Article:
Students who want to pursue higher education in Texas have a number of options if they cannot afford the cost. These include scholarships (based on academic ability) and grants (bestowed for specific reasons, such as being a minority student) – both of which don’t need to be repaid. There are also work-study programs, which pay wages directly into the student’s account.
Students also have a choice of educational loans from federal and state programs and private lenders. While these loans must be repaid, they come with different interest rates and terms that can make a big difference in how a student copes financially. For example, some loans don’t have to be repaid until a student’s education is completed. Additionally, educational loans often come at a lower interest rate than standard personal loans.
Texas Supports Access to Higher Education
Texas has made a strong commitment to helping students get a college education. Its Higher Education Strategic Plan, also known as 60x30TX, has the stated goal of enabling at least 60% of Texans ages 25 to 24 to obtain a certificate or degree by 2030.
One of the aims of this ambitious program is to help students manage debt related to their college education, balancing the debt load with their earnings potential. Overall, the goal is to keep this debt level to 60% of their first-year working wages, which is the current average of students graduating with education-related debt.
State Education Loan Programs
Texas has a variety of state-sponsored financial aid programs only available to students attending community colleges, technical colleges, and universities in Texas; they cannot be used out of state.
When a student gets a loan, they will receive an interest rate that dictates how much they will have to pay on top of the loan amount. Guarantee or insurance fees and an origination fee are often added to loan sums (covering the costs of administering the loan program and guaranteeing the loan).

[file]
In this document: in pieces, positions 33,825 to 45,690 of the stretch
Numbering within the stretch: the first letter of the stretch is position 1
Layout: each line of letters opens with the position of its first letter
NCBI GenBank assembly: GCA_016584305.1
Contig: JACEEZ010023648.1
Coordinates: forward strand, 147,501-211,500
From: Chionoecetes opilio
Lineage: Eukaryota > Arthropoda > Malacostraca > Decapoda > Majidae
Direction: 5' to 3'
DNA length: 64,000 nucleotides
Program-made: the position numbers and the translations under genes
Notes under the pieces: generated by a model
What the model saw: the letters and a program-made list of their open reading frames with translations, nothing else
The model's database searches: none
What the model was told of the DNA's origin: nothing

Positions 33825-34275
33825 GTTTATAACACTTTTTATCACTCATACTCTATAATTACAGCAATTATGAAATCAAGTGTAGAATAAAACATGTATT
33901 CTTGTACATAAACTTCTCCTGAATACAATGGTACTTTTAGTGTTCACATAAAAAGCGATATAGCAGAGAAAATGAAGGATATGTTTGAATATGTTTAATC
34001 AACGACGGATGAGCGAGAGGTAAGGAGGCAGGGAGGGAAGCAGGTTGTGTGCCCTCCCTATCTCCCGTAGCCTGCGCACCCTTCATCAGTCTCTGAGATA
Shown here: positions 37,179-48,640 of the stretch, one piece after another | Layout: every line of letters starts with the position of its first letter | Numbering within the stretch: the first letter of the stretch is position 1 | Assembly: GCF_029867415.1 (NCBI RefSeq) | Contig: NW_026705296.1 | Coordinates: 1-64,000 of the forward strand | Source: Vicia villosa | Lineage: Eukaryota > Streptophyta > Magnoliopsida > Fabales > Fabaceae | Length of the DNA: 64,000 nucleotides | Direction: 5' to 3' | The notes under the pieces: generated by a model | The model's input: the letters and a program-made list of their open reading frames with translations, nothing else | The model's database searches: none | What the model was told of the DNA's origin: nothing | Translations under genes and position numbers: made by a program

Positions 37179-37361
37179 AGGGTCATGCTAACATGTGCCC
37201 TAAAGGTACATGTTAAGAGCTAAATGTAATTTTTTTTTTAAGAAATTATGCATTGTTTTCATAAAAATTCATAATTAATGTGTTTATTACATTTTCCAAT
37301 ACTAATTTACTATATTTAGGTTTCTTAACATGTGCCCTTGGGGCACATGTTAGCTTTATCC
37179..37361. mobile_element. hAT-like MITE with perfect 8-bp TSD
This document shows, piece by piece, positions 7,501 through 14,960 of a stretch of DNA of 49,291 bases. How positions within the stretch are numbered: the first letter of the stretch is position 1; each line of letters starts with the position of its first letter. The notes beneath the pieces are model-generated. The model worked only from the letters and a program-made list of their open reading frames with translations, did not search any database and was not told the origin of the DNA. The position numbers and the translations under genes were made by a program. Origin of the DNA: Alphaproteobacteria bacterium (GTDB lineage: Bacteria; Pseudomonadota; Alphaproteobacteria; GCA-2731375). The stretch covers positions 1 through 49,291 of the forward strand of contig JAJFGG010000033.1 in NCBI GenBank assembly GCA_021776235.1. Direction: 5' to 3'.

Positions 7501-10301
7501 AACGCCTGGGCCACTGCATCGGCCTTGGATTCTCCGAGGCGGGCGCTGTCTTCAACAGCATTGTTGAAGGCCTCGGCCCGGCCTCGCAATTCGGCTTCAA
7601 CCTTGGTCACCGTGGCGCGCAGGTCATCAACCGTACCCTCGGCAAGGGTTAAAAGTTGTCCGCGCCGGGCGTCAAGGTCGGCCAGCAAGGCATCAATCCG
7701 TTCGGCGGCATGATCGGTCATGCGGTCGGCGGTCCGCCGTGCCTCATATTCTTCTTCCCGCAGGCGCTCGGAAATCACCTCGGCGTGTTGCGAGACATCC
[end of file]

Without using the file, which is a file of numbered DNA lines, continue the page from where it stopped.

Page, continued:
Once a student graduates or drops below half-time enrollment, they will be given time to settle their debt. During the grace period, often six months, they will be told how many payments of what amount they have to make, when the payments begin, and what day of the month they need to be made.
As with all loans, the borrower’s lending history – whether it is good or bad – is reported to a national credit bureau and can affect their credit rating. So, it is important that students have a loan size they can handle and that they make their payments on time and in full.
State-sponsored programs include College Access Loans and Texas B-On-Time Loan.
College Access Loans (CAL) Program
The College Access Loans (CAL) Program provides supplemental funding for Texas students who need it (although they don’t have to demonstrate financial need to qualify). It is a credit-based program, so borrowers require co-signers and credit references to qualify for loans given at 5.2% non-capitalized interest.
Before CAL amounts are determined, federal awards and other financial aid are first deducted from the cost of the student’s state education. Students can borrow a minimum of $100 to the entire cost of attendance minus other financial resources. CAL borrowers are no longer charged an origination fee.
To receive a loan, students must:
- Be a Texas resident
- Accepted for no less than half-time enrollment in an eligible state institution, in an approved certificate, or degree program
- Have satisfactory academic progress, as defined by the school
- Receive a satisfactory credit evaluation, or have a co-signer who meets the credit requirements
Once a student graduates or finished enrollment, they have a six-month grace period before beginning payments. Payment balances under $30,000 have a 10-year repayment period. Over this amount, the repayment period is 20 years.
Texas B-On-Time (BOT) Loan Program
Texas B-On-Time offers qualifying students interest-free loans that are forgiven if they maintain a B average over four years.
Aimed at the neediest students, these loans are now only available as renewal awards. To be eligible, the student must: